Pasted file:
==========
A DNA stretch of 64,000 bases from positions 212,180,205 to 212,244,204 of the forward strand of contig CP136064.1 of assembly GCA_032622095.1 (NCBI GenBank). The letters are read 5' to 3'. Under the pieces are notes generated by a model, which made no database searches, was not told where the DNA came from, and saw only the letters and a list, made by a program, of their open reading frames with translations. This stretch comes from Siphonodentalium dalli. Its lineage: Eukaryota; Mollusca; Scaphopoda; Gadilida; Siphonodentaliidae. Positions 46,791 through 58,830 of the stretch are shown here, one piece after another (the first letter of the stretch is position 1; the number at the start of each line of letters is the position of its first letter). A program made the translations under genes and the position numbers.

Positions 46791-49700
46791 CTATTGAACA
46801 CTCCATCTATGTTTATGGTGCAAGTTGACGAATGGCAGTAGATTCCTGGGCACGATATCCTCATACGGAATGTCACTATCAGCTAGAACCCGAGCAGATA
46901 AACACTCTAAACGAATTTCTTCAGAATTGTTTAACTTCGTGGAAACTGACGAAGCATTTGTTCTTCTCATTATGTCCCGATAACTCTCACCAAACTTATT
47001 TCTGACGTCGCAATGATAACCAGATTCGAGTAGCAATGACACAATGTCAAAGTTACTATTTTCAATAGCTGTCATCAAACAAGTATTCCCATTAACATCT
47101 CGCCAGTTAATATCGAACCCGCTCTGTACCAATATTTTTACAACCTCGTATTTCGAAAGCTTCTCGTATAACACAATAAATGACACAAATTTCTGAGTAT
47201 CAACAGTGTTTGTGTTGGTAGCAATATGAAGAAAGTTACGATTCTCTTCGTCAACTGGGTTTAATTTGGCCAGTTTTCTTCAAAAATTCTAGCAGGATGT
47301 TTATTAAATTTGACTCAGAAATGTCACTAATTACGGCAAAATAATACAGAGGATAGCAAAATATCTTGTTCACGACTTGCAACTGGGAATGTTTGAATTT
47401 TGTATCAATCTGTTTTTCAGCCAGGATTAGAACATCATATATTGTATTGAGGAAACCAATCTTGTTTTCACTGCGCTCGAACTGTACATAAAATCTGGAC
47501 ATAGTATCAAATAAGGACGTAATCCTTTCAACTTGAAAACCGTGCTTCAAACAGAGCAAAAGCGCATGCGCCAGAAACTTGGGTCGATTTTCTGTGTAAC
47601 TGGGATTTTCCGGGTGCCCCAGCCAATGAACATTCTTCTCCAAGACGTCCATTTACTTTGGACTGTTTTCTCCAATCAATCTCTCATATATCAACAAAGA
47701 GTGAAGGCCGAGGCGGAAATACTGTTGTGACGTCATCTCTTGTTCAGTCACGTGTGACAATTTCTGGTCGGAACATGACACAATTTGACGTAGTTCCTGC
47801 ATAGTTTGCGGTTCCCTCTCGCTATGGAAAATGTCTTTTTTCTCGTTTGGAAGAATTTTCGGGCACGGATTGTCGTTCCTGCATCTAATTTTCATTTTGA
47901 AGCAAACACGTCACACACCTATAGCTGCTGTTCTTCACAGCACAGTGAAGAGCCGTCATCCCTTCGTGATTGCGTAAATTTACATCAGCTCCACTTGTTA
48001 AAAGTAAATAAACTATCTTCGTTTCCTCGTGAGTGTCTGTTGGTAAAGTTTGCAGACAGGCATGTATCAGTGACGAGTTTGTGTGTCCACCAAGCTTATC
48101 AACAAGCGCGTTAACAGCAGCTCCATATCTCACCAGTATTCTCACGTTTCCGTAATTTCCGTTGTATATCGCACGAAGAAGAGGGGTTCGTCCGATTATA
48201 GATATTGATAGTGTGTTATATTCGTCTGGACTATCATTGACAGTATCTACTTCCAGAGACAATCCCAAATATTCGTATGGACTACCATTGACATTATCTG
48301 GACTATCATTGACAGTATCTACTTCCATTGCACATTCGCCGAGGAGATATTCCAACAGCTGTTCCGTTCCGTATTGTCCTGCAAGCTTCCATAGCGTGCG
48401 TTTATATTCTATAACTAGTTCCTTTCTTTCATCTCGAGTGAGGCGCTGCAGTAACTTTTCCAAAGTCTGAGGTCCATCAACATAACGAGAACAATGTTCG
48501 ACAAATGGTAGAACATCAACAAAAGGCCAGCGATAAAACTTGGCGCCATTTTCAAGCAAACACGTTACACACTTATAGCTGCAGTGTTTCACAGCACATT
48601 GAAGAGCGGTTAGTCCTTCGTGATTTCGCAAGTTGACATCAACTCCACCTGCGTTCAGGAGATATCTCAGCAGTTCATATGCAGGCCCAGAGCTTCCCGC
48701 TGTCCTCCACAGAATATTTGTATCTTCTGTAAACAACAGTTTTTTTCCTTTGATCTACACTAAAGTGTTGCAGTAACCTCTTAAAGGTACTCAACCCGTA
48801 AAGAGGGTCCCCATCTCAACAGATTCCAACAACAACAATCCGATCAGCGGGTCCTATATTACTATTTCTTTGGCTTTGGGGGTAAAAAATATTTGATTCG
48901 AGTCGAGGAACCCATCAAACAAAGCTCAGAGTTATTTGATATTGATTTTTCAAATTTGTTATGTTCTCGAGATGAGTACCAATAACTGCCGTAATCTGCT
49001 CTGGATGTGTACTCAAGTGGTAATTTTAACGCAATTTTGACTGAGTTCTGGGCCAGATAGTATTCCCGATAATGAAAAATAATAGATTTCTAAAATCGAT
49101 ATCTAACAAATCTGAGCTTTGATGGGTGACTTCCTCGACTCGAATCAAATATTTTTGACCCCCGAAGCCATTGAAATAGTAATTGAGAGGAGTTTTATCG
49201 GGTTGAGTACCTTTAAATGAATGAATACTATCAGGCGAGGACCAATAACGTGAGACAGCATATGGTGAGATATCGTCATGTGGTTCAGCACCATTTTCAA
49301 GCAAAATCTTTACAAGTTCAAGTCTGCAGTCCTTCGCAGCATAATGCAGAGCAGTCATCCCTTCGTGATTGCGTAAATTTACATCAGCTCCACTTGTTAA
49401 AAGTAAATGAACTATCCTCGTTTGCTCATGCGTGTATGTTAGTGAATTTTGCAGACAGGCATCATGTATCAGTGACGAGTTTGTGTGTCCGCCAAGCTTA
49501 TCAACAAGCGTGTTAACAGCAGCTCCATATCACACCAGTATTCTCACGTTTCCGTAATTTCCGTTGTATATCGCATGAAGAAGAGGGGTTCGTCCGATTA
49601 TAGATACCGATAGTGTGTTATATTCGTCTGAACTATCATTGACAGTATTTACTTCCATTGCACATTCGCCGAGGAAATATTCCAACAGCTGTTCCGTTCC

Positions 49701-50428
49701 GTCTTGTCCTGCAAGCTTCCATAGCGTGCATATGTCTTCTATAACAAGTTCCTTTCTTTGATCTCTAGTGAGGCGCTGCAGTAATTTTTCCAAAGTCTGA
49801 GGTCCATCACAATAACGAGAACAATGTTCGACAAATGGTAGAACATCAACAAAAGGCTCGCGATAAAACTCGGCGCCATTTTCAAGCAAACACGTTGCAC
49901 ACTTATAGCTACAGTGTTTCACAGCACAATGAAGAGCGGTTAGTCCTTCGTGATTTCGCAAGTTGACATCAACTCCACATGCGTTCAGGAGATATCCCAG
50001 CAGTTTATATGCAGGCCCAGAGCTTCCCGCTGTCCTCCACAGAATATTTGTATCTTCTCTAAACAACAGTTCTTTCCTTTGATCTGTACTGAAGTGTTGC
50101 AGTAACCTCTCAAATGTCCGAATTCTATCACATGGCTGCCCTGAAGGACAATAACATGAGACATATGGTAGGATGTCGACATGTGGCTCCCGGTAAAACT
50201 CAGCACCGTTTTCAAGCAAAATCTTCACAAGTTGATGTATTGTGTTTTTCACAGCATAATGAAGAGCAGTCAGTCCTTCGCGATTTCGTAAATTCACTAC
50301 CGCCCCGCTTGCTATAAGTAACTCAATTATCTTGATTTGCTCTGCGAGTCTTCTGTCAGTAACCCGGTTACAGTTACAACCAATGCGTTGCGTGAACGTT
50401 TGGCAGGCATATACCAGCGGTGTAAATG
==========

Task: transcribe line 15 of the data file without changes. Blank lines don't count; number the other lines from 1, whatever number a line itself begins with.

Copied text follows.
47901 AGCAAACACGTCACACACCTATAGCTGCTGTTCTTCACAGCACAGTGAAGAGCCGTCATCCCTTCGTGATTGCGTAAATTTACATCAGCTCCACTTGTTA